Some Fava Beans and a Nice Chianti

Leave a comment

April 10, 2013 by caitlinvaclark

Chris’ hours seem to be getting longer and longer. Such is the life of a first year associate at a big law firm, I suppose. But it means I’ve been spending quite a few evenings alone lately. Okay, with Miss Gertie, but still, lots of TV dinners. And by that I don’t mean microwave food, just me eating on the couch in front of the TV. As the weather gets nicer and the days longer, I’m sure I will shed my couch-potato tendencies and do something more productive, or at the very least more interesting, out and about in London. But for now I am completely caught up on my regularly scheduled programs.

When this happens, I breakdown and end up watching shows that I would normally skip and/or judge myself for watching. In an act of desperation/boredom I have recently watched the entire series of HBO’s Enlightened in two nights, bought into the media hype of the very trashy Preachers’ Daughters, and lastly creeped myself out a bit by trying out Hannibal. Frankly I don’t quite get it. What is it really trying to be? Is it going to be solely about cannibals? Are their really a lot of them out there? Ew. Ew. Ew.

I’m confessing this today because I was reading (on that in this new show, the creators want to develop Hannibal Lecter’s deep character by showing him as a true chef of human cuisine. And they have actually staffed one of my favorite chefs, José Andrés, as a consultant to make the experience of dining on human organs more palpable to the viewer. Interesting? Yes. Gross? Also yes.

On that note, I thought I would share with you a perfectly normal, downright tasty, and not weird at all recipe. This is a happy light fresh spring risotto that can even easily be made vegetarian if I have left you squeamish.

Lemony Spring Vegetable Risotto: A Broad Cooking

I started the risotto by toasting the rice and shallot, as usual, but instead of using white wine, I substituted lemon juice for the base. Be sure to zest (and reserve) the lemon before cutting it.


After incorporating 3 cups of chicken broth (or vegetable broth for an entirely meat-free dish), I added the thinly sliced asparagus and fresh spring peas. Then continue to add broth so that the vegetables cook through as the risotto finishes.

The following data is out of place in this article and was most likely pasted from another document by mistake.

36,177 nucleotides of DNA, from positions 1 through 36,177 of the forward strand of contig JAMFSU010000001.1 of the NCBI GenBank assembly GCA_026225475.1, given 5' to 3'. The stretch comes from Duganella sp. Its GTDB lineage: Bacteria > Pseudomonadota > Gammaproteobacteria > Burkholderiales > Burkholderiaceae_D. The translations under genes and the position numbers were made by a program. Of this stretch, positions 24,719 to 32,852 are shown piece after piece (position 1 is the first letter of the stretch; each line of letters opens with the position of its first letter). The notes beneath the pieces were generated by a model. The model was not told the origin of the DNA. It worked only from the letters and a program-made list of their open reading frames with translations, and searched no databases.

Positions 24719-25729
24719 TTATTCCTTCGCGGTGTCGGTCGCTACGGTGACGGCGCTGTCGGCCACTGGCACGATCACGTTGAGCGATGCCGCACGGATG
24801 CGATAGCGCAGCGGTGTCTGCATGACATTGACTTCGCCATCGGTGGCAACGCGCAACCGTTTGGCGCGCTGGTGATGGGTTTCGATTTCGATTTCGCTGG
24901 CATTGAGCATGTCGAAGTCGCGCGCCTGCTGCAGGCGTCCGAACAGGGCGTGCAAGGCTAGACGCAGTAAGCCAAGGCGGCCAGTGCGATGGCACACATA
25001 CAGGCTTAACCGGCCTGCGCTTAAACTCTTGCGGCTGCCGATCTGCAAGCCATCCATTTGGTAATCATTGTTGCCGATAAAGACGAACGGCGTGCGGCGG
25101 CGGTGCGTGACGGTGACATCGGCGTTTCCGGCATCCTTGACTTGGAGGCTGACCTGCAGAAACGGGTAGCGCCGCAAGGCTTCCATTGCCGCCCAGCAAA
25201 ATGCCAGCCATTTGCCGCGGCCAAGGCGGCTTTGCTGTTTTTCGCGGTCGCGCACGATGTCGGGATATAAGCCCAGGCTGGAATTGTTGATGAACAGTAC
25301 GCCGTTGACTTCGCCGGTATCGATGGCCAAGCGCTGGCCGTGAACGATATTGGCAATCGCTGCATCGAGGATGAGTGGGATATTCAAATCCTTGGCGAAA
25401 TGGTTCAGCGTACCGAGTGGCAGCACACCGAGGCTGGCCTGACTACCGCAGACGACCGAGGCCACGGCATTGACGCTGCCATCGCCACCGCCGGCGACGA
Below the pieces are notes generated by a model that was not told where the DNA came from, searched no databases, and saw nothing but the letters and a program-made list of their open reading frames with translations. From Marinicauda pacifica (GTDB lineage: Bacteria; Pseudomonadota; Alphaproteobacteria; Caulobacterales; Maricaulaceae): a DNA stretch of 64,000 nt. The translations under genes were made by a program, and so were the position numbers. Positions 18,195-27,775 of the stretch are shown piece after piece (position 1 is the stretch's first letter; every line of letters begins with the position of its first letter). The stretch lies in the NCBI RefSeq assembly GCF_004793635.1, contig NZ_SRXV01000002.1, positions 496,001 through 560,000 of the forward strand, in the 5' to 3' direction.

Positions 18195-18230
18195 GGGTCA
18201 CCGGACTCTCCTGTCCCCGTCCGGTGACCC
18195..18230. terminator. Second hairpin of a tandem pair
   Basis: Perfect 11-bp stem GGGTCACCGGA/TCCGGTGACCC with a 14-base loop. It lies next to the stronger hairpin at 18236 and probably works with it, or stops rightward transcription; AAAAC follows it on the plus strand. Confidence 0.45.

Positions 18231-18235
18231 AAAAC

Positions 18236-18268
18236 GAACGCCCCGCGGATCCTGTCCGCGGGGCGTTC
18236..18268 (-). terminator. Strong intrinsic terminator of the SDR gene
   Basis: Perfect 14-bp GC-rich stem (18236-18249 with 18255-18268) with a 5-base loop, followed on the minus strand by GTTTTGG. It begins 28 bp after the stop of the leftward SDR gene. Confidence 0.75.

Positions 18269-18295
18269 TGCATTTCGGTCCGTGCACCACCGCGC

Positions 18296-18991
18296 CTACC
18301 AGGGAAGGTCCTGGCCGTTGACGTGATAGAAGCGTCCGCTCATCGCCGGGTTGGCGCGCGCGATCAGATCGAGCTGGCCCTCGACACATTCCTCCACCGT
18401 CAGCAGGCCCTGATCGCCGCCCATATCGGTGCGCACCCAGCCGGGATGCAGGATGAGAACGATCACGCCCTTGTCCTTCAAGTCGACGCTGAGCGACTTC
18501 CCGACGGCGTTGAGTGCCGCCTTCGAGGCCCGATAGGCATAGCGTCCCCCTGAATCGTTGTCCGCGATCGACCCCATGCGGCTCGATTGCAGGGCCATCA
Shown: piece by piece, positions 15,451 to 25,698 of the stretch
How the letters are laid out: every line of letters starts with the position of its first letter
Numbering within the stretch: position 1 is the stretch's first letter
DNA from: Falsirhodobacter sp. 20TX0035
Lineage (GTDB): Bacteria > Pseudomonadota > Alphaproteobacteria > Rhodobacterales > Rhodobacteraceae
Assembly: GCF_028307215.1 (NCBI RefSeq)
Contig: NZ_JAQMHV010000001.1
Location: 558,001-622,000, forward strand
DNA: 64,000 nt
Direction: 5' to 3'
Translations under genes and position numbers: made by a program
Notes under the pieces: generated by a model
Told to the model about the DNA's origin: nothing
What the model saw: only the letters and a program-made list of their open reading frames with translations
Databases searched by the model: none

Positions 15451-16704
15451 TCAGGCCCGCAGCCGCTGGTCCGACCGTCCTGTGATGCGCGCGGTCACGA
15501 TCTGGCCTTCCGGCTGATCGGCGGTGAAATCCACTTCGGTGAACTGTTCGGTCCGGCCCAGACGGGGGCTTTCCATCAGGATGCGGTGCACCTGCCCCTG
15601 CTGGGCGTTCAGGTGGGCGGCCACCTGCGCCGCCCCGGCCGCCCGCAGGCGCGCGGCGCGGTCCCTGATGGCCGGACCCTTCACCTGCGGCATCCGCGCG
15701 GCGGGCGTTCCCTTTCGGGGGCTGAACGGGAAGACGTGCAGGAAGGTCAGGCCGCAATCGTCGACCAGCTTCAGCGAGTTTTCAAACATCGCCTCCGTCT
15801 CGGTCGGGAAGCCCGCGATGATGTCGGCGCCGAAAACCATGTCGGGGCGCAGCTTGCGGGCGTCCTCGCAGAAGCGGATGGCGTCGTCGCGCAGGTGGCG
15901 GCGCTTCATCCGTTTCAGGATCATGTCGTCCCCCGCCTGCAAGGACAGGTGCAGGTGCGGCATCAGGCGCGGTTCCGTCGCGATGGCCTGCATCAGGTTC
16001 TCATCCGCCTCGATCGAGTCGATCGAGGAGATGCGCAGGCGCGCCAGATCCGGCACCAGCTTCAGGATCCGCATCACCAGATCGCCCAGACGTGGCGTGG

When the risotto is one scoop of broth away from being finished, stir in and wilt the baby spinach.


Just before serving, add lemon zest for an extra zip of flavor and a scoop of mascarpone for a luxurious and silky finish.


I served this risotto with a grilled leek pork sausage. It would also be great topped with some crisp prosciutto. Or if you are skeeved out by this whole hannibal-cannibal thing, just skip the meat. It’s a hearty fresh dish on its own.

Spring Vegetable Risotto with Leek Sausage: A Broad Cooking

Lemony Spring Vegetable Risotto

Serves 4

4 ½ cups chicken broth

½ Tbs olive oil

1 shallot

1 cup Arborio rice

1 lemon, zest and juice

½ cup asparagus, thinly sliced

½ cup peas

4 oz. baby spinach

¼ cup mascarpone cheese

Salt and Pepper

Heat ½ Tbs. olive oil in a large, high-sided skillet over medium heat. Add the shallots, sauté for 3 minutes, then add the Arborio and toast for 2 more minutes. Pour in the lemon juice and stir until just dissolved. Begin adding the broth in the same manner, about 1/3 cup at a time. Stir rice continually as the liquid is absorbed. When the rice soaks up most of the liquid and only a bubbly starch remains, add more broth. Continue 1/3 cup at a time until all but 1 cup of the broth has been added. Then add the sliced asparagus and peas. Continue to add 2 more scoops of broth, then add the spinach. Stir in the remaining broth, mascarpone and lemon zest just before serving. Season with salt and pepper and serve.


Leave a Reply

Fill in your details below or click an icon to log in: Logo

You are commenting using your account. Log Out /  Change )

Facebook photo

You are commenting using your Facebook account. Log Out /  Change )

Connecting to %s

%d bloggers like this: